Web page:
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Vehicle engineering experience, general knowledge of the trucking industry, and in-depth involvement in the safety research and rulemaking history discussed below are utilized as a basis for rendering professional opinions on vehicle design and crash-performance issues. 

I) Industry Sponsored Research

Upon enactment of the National Traffic and Motor Vehicle Safety Act of 1966 ( 1966 Safety Act) Truck Manufacturers, individually and collectively through their trade association, became proactively involved in the USDOT rulemaking process.  Manufacturers were vitally concerned that the Agency’s initial primary focus on promulgating a host of new vehicle regulations was not adequately supported by necessary precursory research and problem-identification accident analysis.  In support of  expressed  commitment to the USDOT regulatory rulemaking process, truck manufacturers embarked upon sponsoring a focused 25-year searching-for-the-truth research program. This initiative was dedicated to acquiring a factual understanding of emerging real-world vehicle/driver safety issues to support the development of responsive countermeasure programs.

Reference document MVMA SPONSORED MOTOR TRUCK RESEARCH December 1992 provides a bibliography of approximately 150 research projects that were funded, totally or in part, by truck manufacturers through the Motor Vehicle Manufacturers Association (MVMA). Following is a representative list of vehicle-focused research topics that have been addressed by the MVMA sponsored research programs: 1) accident/injury analysis, 2) vehicle handling, braking, and stability, 3) cab crashworthiness/restraint systems/crash injury protection, 4) driver environment and ergonomics, 5) driver comfort/fatigue, 6) driver ingress/egress, 7) driver visibility, 8) fuel system integrity/fires, 9) ride quality, 10) splash & spray, 11) tire/wheel systems, 12) vehicle underride/conspicuity, 13) vehicle/highway interface and compatibility.

Above research programs were structured to develop an understanding of real-world safety issues, highway accident  analysis, component performance evaluation, vehicle design parametric studies, development of analytical engineering design tools, development of laboratory and proving ground test procedures, etc.

II) Cooperative Government/Industry Research

In the mid-1980’s truck manufacturers and the USDOT embarked upon the concept of sponsoring jointly funded cooperative research initiatives.  As a prime example, this approach was utilized to carry out the S216/217 studies mandated by the Motor Carrier Safety Act of 1984.  The S.216 study focused on brakes, handling, stability, and truck aggressivity in truck-car crashes; while S.217 mandated a study of truck occupant crash protection.  Sections 2.0 and 3.0 of reference report The Decade of Declining Heavy Truck Fatalities…a tribute to the cooperative process provide an overview of several government/industry sponsored programs, including the S.216/217 studies.

The S.217 study on occupant crash protection evolved to become an essential element of a long-term effort, on the part of truck manufacturers, to address the issue of crash-injury protection.  Reference document Heavy Truck Occupant Crash Protection…A Historical Chronology  provides a 35-year chronology of research studies and related program endeavors that were carried out to address the important issue of mitigating truck crash injuries. Slides 44 thru 51 of reference document Legislative Impact on the Design and Operational Safety of Large Truck in the United States provide additional information regarding the highly successful government/industry sponsored crashworthiness initiatives. The S.216 & S.217 cooperative effort programs are offered as examples.  Similar successful approaches have been employed as a means of addressing many of the other above-referenced safety topics.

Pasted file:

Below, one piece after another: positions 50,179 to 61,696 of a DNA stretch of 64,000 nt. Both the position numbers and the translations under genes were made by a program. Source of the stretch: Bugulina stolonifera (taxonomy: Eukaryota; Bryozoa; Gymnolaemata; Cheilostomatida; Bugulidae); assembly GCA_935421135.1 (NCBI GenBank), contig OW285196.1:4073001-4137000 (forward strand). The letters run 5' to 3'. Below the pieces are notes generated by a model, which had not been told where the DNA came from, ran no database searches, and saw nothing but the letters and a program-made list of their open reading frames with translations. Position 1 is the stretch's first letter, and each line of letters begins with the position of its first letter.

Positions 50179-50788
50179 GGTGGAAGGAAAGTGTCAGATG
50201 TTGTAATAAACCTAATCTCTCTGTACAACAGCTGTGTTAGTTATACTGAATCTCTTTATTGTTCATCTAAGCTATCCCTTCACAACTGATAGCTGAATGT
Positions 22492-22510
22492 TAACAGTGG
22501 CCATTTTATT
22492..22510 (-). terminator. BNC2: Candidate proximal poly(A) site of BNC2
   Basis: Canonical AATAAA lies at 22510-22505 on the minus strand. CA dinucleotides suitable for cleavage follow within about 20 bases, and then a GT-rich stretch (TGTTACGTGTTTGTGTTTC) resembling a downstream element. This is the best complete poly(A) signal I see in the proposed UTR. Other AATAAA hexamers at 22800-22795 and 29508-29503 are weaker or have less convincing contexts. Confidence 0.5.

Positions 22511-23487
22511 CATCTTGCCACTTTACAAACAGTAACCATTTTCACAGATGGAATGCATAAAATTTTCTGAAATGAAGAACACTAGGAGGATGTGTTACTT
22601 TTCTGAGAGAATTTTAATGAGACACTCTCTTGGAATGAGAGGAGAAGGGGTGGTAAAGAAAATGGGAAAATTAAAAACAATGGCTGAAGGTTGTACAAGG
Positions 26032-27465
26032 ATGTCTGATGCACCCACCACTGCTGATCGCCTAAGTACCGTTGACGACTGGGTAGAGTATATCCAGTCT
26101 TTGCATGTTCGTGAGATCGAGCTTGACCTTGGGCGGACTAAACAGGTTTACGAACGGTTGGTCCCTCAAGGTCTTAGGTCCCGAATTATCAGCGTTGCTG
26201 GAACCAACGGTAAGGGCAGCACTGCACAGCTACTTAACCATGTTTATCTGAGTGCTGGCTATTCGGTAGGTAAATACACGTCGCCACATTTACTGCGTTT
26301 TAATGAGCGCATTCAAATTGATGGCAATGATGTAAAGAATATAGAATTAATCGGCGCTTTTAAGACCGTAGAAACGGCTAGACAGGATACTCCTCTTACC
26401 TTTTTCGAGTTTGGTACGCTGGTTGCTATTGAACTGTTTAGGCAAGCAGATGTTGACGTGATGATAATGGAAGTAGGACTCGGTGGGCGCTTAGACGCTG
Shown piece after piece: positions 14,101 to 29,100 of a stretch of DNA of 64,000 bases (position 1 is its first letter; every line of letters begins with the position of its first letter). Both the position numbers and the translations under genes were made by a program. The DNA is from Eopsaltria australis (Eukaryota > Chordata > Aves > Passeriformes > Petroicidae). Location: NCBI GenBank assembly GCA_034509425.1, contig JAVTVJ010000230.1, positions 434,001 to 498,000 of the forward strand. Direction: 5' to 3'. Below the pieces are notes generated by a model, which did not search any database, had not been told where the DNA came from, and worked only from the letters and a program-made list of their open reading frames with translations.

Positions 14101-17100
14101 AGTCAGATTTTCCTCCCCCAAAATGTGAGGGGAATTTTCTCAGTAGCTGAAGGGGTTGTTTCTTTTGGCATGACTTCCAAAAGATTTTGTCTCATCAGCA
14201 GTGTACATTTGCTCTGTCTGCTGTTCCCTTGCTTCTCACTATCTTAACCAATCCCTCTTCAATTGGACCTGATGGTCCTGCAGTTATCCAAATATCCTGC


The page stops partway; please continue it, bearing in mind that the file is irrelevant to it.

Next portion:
III) USDOT Regulatory Rulemaking History

During the above-referenced tenure, the USDOT National Highway Traffic Safety Administration (NHTSA) and the Federal Motor Carrier Safety Administration (FMCSA) have  promulgated an extensive list of vehicle-based safety regulations.  It is gratifying to note that results of the above-referenced research have been very effective in influencing the final-rule regulatory requirements adopted by both USDOT Agencies. In other instances, vehicle manufacturers have utilized research results to make product design improvements on a voluntary basis, thus negating need for the Agency’s promulgation of new or revised regulations.  The topic of cab crashworthiness, as discussed above, is a good example to illustrate this situation. Truck manufacturers have significantly upgraded cab crashworthiness designs even though the applicable FMVSS-208 still only requires the installation of lap belts.  Thus, FMVSS-208 has not been amended since it was initially issued by NHTSA in 1972.

Summary Comment  

The above history provides a wealth of information that can be used to substantiate the  significant progress made in improving the design of heavy trucks since enactment of the 1966 Safety Act. Reference document Four Decades of Truck Safety Progress provides an overview of this 40-year process and accomplishments.

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